Sunday, July 25, 2010

Sunday Essay - scoping Mr Abbott's immigration targets

Congratulations to Pakistan on winning the cricket and to the Wallabies for their victory over South Africa.

The rush to try to stay in the middle ground continues in Australia's Federal election with Opposition Leader Abbott announcing that the coalition would limit immigration to 170,000 and the Australian population growth to 1.4%. By this he means, I think, net immigration. Well, what might this mean?

The following table shows Australia's population increase in the year ended December 2009.

Natural Increase   154,900
Add new migrants 508,000  
Less Australians leaving 230,300  
Net overseas migration   277,700
Total population increase   432,600

If I interpret Mr Abbott correctly and had the cap been in place in 2009, the numbers would have looked like this:

Natural Increase   154,900
Add new migrants 400,300  
Less Australians leaving 230,300  
Net overseas migration   170,000
Total population increase   324,900

If you compare the two tables, the target set by Mr Abbott would have involved a reduction in net migration of 107,700, bringing migration down to 61.22% of its previous level. You can also see just how difficult it is to achieve a precise numeric outcome. Not only do many factors contribute to new immigration, but  the level of Australian emigration is now so high that it has a very powerful influence on the net migration number.

Leads and lags are important in all this. I have used 2009 numbers because these are the latest figures. In fact, the Government has already put in place greater controls on immigration, including changes to student visa arrangements, that are already bringing down the number of new migrants. It seems quite likely that these will of themselves bring net migration levels down below 170,000 to perhaps as low as 140,000 or even 100,000. In this event, you can probably expect the debate to reverse itself.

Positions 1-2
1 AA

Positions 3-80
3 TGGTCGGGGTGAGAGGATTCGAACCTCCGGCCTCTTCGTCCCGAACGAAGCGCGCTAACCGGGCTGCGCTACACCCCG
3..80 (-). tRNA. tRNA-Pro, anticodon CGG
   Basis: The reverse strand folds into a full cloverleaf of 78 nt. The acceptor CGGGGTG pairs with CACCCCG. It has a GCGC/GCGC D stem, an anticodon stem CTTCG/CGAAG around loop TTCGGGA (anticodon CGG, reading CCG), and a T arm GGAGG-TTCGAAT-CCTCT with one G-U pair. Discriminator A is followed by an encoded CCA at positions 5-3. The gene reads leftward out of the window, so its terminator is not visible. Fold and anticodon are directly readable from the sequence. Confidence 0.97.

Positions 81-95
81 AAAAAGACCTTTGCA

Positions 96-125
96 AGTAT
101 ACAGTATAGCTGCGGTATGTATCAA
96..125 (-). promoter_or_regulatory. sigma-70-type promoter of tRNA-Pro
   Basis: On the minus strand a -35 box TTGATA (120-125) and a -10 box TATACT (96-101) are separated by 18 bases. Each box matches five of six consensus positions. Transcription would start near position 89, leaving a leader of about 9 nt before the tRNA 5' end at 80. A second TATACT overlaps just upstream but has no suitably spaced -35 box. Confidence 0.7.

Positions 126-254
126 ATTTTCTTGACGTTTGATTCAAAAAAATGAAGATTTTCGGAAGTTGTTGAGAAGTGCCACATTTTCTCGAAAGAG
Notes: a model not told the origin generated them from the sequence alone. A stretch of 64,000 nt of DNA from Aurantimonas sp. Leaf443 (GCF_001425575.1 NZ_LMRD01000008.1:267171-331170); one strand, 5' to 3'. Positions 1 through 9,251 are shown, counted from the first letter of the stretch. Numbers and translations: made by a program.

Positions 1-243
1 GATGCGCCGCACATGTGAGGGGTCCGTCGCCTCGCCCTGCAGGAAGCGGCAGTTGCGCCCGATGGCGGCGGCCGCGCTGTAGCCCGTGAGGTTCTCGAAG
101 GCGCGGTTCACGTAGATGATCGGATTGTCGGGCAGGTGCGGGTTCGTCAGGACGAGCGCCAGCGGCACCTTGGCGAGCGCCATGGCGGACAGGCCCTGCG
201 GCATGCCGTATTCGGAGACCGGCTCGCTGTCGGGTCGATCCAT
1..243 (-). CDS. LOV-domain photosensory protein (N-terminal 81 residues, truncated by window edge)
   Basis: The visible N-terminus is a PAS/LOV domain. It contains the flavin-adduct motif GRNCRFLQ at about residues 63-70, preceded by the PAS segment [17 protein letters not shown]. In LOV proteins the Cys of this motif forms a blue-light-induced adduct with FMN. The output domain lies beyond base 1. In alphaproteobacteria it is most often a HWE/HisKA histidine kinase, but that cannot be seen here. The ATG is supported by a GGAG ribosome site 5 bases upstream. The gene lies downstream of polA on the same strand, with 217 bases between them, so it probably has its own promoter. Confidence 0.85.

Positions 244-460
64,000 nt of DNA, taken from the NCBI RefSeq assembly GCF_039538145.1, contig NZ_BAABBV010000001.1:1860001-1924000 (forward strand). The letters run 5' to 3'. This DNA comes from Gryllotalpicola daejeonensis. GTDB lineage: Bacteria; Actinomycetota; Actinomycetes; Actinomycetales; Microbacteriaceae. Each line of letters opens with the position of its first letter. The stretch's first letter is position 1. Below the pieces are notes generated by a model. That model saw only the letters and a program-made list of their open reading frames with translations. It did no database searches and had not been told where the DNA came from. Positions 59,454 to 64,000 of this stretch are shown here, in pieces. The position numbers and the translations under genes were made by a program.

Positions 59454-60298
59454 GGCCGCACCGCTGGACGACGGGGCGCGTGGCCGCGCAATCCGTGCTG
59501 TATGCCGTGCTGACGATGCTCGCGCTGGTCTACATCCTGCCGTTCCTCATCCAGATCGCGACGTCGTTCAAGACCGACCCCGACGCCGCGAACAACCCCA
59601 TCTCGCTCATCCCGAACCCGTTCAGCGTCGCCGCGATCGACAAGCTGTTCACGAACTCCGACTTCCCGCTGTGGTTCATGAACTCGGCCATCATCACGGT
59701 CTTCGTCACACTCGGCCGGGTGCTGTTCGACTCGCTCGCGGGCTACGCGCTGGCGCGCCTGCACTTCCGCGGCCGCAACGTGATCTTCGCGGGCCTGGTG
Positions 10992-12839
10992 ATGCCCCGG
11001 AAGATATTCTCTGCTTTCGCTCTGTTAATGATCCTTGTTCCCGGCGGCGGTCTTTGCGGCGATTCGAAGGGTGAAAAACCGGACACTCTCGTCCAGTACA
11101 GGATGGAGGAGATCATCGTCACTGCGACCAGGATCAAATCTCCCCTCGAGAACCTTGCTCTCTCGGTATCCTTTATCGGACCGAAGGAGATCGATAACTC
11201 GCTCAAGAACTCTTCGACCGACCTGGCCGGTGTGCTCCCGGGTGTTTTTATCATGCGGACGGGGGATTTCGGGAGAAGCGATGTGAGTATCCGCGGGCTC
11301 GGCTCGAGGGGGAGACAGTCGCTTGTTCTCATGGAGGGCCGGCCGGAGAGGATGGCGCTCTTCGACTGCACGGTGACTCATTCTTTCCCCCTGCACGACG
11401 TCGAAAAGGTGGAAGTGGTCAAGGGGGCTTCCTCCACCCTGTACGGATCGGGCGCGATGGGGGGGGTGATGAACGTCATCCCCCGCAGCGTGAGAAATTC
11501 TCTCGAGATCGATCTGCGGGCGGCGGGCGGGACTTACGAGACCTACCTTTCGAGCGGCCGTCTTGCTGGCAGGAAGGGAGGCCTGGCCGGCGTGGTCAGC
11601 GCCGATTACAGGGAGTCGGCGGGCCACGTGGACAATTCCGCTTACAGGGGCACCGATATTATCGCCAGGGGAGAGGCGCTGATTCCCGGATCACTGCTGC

But what would have happened at state and territory level in 2009 had the cap been in place?

The following table shows increases in state or territory populations before and after the cap on the assumption that net migration fell by the same proportion in each jurisdiction. Assuming that I have made no silly mathematical errors, the single most important change is that Queensland would have moved from third to first in the growth rankings, with NSW falling from first to third. This result reflects the continued importance of net internal migration from NSW to Queensland.  

State Population change 2009 Net migration actual Net migration capped Population change capped
NSW 115,798 78,787 48,233 85,244
Victoria 114,580 77,502 47,447 84,525
Queensland 106,560 53,265 32,609 85,904
WA 58,668 38,078 23,311 35,357
SA 21,228 17,349 10,621 14,500
ACT 6,386 3,775 2,311 4,922
NT 4,932 1,909 1,169 4,192
Tasmania 4,442 2,046 1,253 3,649

There is nothing very profound in this analysis. I am just using a few simple numbers to scope one element of the debate over population and immigration. It helps when you consider the screaming headlines Abbott to slash immigration.     

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